“Our country is at a critical moment in history, and I felt compelled to do what I could using my platform of music to encourage us all to take action,” Carey said in a statement about the video. “My hope is that the ’Save The Day’ video will serve as an inspiring message and spark meaningful dialogue and action across the country, for each of us to do our part to save the day.’ The lyrics of this song are all about doing your part to make a difference and highlighting the impact that each of us can make. Whether you’re an essential worker, a protestor, a student, a young parent making it work, or a first-time voter, we each have a duty to support our communities.”
Speaking about her daughter’s appearance in the video, Tamika Palmer issued a press announcement.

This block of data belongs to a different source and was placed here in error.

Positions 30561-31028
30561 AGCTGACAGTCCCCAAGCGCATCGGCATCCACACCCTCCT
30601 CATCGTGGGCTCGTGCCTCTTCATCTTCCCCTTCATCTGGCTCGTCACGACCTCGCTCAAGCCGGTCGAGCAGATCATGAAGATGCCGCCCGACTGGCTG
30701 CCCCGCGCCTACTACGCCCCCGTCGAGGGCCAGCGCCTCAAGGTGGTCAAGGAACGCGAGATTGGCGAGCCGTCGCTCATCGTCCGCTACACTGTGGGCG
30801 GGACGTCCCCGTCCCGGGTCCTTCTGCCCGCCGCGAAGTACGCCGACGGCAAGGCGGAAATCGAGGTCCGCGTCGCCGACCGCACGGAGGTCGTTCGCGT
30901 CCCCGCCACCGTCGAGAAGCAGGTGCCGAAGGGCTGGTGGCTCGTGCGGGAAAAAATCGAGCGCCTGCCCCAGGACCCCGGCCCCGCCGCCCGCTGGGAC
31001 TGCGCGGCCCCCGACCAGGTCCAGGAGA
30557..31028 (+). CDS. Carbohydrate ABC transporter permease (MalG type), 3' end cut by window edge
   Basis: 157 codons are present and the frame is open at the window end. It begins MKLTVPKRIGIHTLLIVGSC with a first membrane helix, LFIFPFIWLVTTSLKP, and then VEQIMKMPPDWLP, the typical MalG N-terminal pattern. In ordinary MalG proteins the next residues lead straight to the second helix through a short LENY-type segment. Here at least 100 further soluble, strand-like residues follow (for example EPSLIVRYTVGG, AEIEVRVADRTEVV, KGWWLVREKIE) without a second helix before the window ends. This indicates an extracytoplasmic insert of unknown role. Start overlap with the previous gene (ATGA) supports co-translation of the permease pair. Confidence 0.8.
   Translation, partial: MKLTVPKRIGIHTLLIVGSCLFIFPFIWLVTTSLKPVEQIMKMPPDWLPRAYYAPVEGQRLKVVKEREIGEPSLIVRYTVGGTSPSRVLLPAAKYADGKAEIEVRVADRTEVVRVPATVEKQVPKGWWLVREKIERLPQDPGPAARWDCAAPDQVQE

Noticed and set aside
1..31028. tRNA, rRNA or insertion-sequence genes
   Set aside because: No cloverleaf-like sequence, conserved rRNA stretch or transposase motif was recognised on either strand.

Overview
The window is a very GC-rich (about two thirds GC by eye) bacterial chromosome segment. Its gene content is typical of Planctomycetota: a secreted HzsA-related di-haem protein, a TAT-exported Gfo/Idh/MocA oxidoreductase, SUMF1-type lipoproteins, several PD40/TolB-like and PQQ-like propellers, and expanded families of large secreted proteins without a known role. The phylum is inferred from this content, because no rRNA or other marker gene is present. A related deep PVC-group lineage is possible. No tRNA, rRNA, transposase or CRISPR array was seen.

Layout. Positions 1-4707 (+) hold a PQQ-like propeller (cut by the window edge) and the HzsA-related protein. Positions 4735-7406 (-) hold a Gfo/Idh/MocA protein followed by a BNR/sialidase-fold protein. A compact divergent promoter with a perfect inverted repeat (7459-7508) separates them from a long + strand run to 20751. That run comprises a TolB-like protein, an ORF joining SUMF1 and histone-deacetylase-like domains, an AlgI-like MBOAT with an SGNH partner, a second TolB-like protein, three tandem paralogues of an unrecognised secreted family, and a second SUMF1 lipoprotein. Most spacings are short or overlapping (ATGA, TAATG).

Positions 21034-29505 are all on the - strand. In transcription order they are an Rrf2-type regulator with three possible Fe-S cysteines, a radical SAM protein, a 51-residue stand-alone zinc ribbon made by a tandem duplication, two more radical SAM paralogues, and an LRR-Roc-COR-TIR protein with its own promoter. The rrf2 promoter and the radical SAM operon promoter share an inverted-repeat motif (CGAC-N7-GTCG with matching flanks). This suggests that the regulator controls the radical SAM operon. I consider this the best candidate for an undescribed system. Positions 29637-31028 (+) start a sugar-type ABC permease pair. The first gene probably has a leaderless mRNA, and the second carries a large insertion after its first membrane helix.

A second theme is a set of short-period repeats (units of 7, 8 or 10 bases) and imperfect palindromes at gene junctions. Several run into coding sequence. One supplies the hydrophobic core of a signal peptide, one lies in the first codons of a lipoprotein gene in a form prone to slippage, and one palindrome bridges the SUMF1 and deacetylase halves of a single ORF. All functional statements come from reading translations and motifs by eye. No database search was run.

“Breonna’s life was tragically and wrongfully taken from her, but her death cannot be in vain,” Palmer stated. “There is so much at stake and we all must do our part. Having my beautiful daughter featured in the video is a testament to our people coming together in the face of tremendous adversity.”
Check out the Lyrics to “Save the Day” below
[Intro: Mariah Carey] We’re all in this together You’re my only hope And it’s too divided, too deep to understand But if we don’t do it, tell me, who will? Oh, we always say these words that don’t mean too much I wonder, where is the love? It’s curious The fear still holding us down One day, will we look up?
[Verse 1: Mariah Carey] You got a right to your own opinion But when it comes to the world we live in Isn’t it time that we start rebuilding All of the things that have basically crumbled? We all tend to forget that We all cease to exist if Wе all live for ourselves If nobody bothеrs to find a solution